The Reds have been busy this offseason jumpstarting their
rebuild reboot. Fan favorite third baseman Todd Frazier was shipped away to the Chicago White Sox in a three team deal that brought Jose Peraza, Scott Schebler, and Brandon Dixon to the Queen City from the City of Angels. Aroldis Chapman was set to move to the Weez Coast as well, before his trade value was torpedoed by allegations of domestic violence and irresponsible use of a firearm.
Chapman was, of course, shipped for seemingly pennies on the dollar to the Evil Empire for a quartet of prospects in late December. That return is curious in a way that it could be sneakily good (if Eric Jagielo ever figures out how to play third base) or unspeakably bad (if he doesn't and if Rookie Davis is nothing more than Quad-A Davis).
The Reds idled in the free agent market, aside from signing Blake Wood to a major league deal, which is a lateral bullpen move at its absolute best. The punted on dabbling in the strategy of signing a second or third tier free agent in hopes of flipping him for more prospects at the deadline; a strategy that helped the Astros and Cubs during their teardowns. There's risk associated with this, and ultimately it was a risk the Reds weren't willing to take, even though they've freed up millions and millions of dollars compared to previous payrolls.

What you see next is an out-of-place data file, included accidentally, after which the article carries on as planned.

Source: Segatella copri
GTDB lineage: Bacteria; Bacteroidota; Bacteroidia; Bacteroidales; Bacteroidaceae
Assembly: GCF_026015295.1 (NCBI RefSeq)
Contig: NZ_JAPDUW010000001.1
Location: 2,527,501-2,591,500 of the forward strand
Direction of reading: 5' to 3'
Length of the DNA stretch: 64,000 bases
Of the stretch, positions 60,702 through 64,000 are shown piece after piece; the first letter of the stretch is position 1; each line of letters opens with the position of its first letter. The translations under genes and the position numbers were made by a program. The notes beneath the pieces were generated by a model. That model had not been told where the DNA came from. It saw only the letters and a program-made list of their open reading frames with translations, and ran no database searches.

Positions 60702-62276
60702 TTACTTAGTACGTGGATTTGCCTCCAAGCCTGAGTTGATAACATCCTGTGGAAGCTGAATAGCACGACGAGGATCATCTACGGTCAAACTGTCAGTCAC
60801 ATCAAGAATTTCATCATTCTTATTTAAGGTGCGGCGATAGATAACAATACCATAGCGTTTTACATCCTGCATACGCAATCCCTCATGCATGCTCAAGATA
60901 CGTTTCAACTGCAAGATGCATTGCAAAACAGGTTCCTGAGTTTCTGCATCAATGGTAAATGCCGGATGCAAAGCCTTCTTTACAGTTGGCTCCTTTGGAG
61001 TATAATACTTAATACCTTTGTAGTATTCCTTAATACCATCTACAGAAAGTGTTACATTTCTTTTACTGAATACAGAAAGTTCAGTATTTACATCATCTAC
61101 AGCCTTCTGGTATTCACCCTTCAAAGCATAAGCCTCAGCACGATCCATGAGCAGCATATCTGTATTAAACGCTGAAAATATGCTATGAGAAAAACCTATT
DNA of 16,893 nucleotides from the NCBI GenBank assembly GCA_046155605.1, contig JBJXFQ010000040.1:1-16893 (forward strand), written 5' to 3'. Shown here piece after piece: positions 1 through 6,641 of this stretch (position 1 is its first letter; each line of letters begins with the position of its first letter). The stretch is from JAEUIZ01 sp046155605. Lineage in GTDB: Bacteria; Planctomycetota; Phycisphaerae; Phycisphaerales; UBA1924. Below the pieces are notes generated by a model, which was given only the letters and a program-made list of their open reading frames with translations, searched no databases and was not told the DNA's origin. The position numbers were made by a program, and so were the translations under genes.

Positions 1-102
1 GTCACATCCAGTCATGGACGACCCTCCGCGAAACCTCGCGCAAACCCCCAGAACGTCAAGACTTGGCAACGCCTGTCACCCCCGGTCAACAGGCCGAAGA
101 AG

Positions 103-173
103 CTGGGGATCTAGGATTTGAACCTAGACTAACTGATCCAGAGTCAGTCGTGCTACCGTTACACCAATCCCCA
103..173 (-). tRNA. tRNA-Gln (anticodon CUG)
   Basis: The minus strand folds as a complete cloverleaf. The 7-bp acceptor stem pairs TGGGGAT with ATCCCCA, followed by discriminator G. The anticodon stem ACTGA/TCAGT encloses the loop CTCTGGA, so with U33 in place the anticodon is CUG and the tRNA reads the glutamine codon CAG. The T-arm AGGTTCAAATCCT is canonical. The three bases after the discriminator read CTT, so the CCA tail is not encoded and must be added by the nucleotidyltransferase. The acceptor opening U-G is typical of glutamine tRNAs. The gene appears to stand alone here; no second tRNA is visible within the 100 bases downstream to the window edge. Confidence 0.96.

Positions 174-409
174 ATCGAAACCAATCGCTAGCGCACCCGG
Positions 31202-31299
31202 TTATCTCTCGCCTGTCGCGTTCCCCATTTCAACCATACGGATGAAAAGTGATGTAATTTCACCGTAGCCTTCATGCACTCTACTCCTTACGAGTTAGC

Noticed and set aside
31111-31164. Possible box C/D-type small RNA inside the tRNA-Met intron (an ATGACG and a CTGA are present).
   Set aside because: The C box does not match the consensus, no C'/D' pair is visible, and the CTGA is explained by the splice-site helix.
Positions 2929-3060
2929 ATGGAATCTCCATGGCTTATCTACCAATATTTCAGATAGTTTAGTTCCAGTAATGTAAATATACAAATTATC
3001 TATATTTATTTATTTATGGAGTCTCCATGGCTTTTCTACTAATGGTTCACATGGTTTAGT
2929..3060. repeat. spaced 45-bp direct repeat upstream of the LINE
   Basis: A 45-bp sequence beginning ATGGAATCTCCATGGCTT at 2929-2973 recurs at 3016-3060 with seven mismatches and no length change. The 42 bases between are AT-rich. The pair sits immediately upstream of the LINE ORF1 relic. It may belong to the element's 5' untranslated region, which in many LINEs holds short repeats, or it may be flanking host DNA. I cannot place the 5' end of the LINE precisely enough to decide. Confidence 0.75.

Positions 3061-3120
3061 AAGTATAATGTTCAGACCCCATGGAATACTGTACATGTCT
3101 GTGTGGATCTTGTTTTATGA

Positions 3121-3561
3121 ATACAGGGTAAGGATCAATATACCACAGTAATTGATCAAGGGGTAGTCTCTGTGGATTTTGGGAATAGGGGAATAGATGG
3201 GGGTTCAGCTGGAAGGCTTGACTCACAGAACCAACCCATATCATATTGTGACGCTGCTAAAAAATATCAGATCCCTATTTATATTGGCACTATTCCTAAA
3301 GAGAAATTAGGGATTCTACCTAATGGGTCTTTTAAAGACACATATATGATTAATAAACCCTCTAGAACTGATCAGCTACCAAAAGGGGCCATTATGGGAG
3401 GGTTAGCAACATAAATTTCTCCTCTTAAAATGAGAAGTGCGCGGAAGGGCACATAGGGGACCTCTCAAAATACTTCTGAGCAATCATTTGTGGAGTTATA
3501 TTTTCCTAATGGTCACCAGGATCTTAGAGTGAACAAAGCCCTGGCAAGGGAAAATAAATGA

Of course, the Reds tried to free up even more money by shipping away Brandon Phillips. Not once, but twice. Phillips vetoed both moves using the 10/5 no trade rights he'd rightfully earned to stay in Cincinnati for the foreseeable future. A BP deal isn't dead, but it's hard to imagine a scenario at this point where Brandon accepts a trade unless it's a deadline deal to a bonafide World Series contender for basically nothing.
The only fault of the Reds here is that they allowed Phillips to earn this negotiation leverage to begin with; the proposed deals, then, are really out of their hands.
All of this movement has been received and discussed ad nauseam by Reds fans all over the land, but the actual returns cannot be accurately judged until the seasons to come. Most of them made the Reds worse in 2016, but that's really the idea of this whole thing. Like it or not, the Reds weren't operating in December 2015 with the idea of Making the Reds Great Again in 2016. They're focusing the big picture.
In that, the two best moves of the Reds offseason were ones that they tried but failed to make.
The Reds do not sign Cuban SS Alfredo Rodriguez
In mid January, many outlets reported that the Reds were on the cusp of signing 21 year old Cuban shortstop Alfredo Rodriguez. As early as November, Baseball America mentioned that the Reds would be the favorite for the slick fielding Rodriguez.